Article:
Bennett McIntosh in Harvard Magazine:
AS A MEDICAL STUDENT in the 1980s, Isaac “Zak” Kohane heard stories—from patients, mentors, and colleagues—of nearly miraculous recoveries from cancer. A patient given weeks to live instead survives for years. An experimental drug works exceptionally well—in only one patient. Or, most controversially, a patient rejects chemotherapy, radiation, and surgery, and somehow lives. As a trainee, Kohane found many such stories quite literally unbelievable. “Frankly,” he says, “I assumed that they didn’t really have a cancer.” Now Nelson professor of biomedical informatics at Harvard Medical School (see “Toward Precision Medicine,” May-June 2015, page 17), Kohane not only believes these stories, he’s seeking them out. A year ago, he began a project to find “exceptional responders” to cancer treatment—those who have beaten the cancer odds many times over—in order to figure out what makes them special.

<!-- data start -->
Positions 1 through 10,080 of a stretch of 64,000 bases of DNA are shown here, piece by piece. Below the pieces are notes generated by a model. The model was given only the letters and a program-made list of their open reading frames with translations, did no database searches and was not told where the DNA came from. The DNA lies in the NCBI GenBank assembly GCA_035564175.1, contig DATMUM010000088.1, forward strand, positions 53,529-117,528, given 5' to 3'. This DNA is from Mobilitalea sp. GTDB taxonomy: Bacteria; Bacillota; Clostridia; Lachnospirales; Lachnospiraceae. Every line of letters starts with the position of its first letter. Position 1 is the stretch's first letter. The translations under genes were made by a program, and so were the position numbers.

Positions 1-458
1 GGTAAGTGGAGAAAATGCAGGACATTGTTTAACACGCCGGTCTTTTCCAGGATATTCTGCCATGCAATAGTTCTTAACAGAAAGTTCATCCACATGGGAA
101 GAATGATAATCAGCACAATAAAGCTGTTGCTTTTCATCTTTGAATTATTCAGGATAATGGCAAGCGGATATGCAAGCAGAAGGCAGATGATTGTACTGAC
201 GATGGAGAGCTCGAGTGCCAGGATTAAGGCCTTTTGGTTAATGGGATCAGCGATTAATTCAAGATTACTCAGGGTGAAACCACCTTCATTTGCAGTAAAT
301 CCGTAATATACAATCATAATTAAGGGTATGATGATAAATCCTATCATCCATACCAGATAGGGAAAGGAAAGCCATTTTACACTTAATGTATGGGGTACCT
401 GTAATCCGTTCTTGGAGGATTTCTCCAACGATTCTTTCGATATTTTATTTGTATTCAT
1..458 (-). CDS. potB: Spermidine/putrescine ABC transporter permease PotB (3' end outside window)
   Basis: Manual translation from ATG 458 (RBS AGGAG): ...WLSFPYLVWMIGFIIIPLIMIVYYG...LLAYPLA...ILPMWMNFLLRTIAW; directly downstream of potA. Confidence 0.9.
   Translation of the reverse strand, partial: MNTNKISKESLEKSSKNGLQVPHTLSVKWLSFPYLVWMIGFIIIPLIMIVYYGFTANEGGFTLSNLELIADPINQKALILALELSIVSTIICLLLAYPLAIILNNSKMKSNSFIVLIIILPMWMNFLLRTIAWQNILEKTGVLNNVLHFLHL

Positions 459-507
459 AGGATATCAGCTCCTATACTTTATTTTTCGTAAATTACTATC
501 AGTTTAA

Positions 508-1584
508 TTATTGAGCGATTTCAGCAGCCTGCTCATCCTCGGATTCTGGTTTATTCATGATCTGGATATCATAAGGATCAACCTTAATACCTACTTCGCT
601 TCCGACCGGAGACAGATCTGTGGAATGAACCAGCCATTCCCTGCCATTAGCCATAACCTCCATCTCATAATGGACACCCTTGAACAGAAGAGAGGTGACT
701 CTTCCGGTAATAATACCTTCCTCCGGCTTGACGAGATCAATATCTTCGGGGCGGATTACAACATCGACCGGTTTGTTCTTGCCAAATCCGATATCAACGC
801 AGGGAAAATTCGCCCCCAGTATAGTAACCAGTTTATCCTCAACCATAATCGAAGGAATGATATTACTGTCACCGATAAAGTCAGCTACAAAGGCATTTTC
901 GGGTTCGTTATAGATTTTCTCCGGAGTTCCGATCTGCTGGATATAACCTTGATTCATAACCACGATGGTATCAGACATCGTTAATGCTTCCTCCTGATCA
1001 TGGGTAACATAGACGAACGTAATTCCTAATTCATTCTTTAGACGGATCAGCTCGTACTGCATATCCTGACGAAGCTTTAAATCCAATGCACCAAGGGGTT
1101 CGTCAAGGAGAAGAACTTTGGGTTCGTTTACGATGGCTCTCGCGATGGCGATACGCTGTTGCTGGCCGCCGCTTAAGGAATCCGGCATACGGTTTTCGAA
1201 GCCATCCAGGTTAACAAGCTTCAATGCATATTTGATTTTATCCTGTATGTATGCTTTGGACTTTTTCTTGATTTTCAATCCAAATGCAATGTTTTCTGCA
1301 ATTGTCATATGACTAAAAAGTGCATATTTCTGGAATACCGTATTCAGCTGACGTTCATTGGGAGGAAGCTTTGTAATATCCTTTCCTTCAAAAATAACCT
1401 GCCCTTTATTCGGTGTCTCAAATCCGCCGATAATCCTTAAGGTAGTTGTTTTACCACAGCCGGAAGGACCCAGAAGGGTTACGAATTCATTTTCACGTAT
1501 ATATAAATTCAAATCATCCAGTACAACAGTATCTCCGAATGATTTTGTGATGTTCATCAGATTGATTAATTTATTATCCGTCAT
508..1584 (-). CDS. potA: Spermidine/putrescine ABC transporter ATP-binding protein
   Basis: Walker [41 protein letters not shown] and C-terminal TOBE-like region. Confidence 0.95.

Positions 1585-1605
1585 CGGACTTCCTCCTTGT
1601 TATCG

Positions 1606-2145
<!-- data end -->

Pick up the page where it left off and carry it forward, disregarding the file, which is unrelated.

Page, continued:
He was inspired initially by a very different group of patients. Since 2014, Kohane has coordinated a nationwide program to study and aid patients whose affliction with rare, undiagnosed diseases mark them as statistical outliers. “Outliers, by definition, are interesting,” he explains, because they are different from everybody else, “so there are things to be learned. By finding these outliers, we have been able to make breakthroughs both for the patient but also scientifically,” diagnosing more than 300 patients suffering from newly discovered genetic diseases in five years.